An administrative assistant no more than twenty-five years old sat behind an imposing oak desk. He raised an eyebrow but did not speak. Jerking his head to one side, he indicated a door to his left. The door to the judge’s private office. She pushed through it, slowing her pace as she did. Almost miraculously transforming in the space of two steps from a frantic, harried woman on the verge being late to the most important appointment of her life, to a steady, confident woman whose self-assurance and poise was obvious, even unquestionable.
Inside the room two men sat in sturdy but uncomfortable looking chairs. They were positioned slightly left of center in front of an ominous piece of furniture that could be described as a desk, or could be an overly ornate battlement designed to lull an enemy into a false sense of civility. Behind the desk, a small man with a sharply pinched nose, upon which sat a pair of heavy horn-rimmed glasses, was slumped down in a high backed leather chair. His head jerked up when she entered the room, almost as if her were spring loaded.
To her right stood two chairs. One filled by a balding, downtrodden middle aged man wearing an orange jumpsuit. A uniformed guard stood against the wall just behind him. The other chair was empty.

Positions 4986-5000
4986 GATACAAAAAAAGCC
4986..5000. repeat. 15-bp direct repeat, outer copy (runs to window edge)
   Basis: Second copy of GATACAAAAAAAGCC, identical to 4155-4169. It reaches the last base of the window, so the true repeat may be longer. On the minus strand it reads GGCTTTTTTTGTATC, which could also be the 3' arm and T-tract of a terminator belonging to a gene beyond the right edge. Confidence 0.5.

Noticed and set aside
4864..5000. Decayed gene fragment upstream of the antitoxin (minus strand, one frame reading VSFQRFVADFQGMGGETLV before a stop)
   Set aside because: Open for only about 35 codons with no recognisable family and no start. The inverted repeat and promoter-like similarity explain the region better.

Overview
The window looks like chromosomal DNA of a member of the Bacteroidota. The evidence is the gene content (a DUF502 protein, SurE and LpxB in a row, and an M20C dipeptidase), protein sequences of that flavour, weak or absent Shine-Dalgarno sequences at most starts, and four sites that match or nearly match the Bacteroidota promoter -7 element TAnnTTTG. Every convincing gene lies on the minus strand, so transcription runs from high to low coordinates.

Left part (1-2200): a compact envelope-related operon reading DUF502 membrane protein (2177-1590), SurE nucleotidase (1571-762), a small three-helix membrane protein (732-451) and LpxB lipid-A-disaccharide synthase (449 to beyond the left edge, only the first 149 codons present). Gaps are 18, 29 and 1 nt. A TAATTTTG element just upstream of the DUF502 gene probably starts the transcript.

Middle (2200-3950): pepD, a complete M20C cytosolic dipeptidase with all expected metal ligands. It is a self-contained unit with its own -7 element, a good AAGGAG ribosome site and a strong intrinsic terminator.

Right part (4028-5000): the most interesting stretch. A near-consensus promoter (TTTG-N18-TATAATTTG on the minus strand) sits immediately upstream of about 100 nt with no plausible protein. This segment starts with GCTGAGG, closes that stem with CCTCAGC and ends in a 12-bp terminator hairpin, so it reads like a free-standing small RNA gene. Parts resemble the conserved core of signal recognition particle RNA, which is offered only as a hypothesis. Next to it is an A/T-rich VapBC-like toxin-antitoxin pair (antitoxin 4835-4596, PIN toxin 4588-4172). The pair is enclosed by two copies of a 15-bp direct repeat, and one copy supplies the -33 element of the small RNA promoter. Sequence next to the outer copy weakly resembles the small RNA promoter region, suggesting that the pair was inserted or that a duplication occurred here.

“I’m glad you could join us this morning, counselor,” the judge spoke derisively.
“Eight O’clock on the dot, your honor,” she hoped with all her might the clock hadn’t ticked past the appointed hour yet. “I am well aware of position regarding punctuality.”
“Hmph,” the judge grunted, accepting her acknowledgement of his authority and importance to the proceedings.
She sat down, removed a sheaf of documents from her bag, and patted her client on the thigh, reassuringly.
“Whenever you’re ready,” the judge nodded in her direction.
Taking a deep breath she leaned forward from her seated positive, placed three pages on the desk in front of the judge, and said simply, “If I may, your honor.”
And so it begins. Hanging in the balance is the freedom of a sad, lonely man who would almost certainly go through life unnoticed…except for that one night. One too many drinks at the bar. On a night when the temperature dropped just enough for ice to form on the road. Ice that would cause a homeless man to fall in the street while crossing in the middle of the block, not twenty yards away at the cross-walk. Ice that would prevent her clients tires from gripping the road when he pressed the brake pedal.
Her head throbbed. Her intestines rumbled. She wished for all the world she’d gone straight home last night. But she didn’t. She stopped for a drink with a friend. Then another. Then another.
The irony of her position didn’t escape her. Yet she wondered as she spoke, directing the judge to documents intended to cloud the issue more than clarify it, what the condition of her own front bumper might look like. She had no memory of driving home last night. None. Not even a glimmer of an idea how she’d gotten there, or when.
Digging down deep, she focused on her case. Yet a shiver ran up her spine as she defended her client. Might she be in his seat one day? One day soon? She didn’t know, couldn’t remember, and the blank spots in her memory worried her. Perhaps, with good reason.